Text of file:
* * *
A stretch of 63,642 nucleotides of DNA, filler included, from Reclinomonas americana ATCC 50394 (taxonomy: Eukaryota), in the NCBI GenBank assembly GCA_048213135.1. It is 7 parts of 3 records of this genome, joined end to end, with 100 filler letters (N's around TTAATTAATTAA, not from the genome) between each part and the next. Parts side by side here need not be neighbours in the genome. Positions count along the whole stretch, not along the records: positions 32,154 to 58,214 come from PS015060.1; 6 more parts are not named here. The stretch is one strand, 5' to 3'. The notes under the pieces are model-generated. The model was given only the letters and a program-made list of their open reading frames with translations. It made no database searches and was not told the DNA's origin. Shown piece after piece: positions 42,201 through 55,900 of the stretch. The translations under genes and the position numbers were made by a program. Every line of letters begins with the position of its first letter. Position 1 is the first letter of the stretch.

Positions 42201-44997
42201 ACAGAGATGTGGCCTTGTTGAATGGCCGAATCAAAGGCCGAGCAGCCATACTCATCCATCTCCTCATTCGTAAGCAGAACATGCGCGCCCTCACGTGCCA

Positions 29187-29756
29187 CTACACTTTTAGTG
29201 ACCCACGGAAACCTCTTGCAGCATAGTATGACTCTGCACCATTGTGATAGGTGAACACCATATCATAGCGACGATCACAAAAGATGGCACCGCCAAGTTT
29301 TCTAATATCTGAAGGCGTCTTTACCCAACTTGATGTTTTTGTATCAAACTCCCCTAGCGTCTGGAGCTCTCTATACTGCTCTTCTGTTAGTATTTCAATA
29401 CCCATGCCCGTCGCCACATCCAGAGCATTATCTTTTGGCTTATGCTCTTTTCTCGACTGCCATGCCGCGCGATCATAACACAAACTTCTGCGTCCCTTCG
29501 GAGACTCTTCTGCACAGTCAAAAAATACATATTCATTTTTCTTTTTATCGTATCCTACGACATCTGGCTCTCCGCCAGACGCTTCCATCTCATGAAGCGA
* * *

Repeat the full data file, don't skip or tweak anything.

A stretch of 63,642 nucleotides of DNA, filler included, from Reclinomonas americana ATCC 50394 (taxonomy: Eukaryota), in the NCBI GenBank assembly GCA_048213135.1. It is 7 parts of 3 records of this genome, joined end to end, with 100 filler letters (N's around TTAATTAATTAA, not from the genome) between each part and the next. Parts side by side here need not be neighbours in the genome. Positions count along the whole stretch, not along the records: positions 32,154 to 58,214 come from PS015060.1; 6 more parts are not named here. The stretch is one strand, 5' to 3'. The notes under the pieces are model-generated. The model was given only the letters and a program-made list of their open reading frames with translations. It made no database searches and was not told the DNA's origin. Shown piece after piece: positions 42,201 through 55,900 of the stretch. The translations under genes and the position numbers were made by a program. Every line of letters begins with the position of its first letter. Position 1 is the first letter of the stretch.

Positions 42201-44997
42201 ACAGAGATGTGGCCTTGTTGAATGGCCGAATCAAAGGCCGAGCAGCCATACTCATCCATCTCCTCATTCGTAAGCAGAACATGCGCGCCCTCACGTGCCA

Positions 29187-29756
29187 CTACACTTTTAGTG
29201 ACCCACGGAAACCTCTTGCAGCATAGTATGACTCTGCACCATTGTGATAGGTGAACACCATATCATAGCGACGATCACAAAAGATGGCACCGCCAAGTTT
29301 TCTAATATCTGAAGGCGTCTTTACCCAACTTGATGTTTTTGTATCAAACTCCCCTAGCGTCTGGAGCTCTCTATACTGCTCTTCTGTTAGTATTTCAATA
29401 CCCATGCCCGTCGCCACATCCAGAGCATTATCTTTTGGCTTATGCTCTTTTCTCGACTGCCATGCCGCGCGATCATAACACAAACTTCTGCGTCCCTTCG
29501 GAGACTCTTCTGCACAGTCAAAAAATACATATTCATTTTTCTTTTTATCGTATCCTACGACATCTGGCTCTCCGCCAGACGCTTCCATCTCATGAAGCGA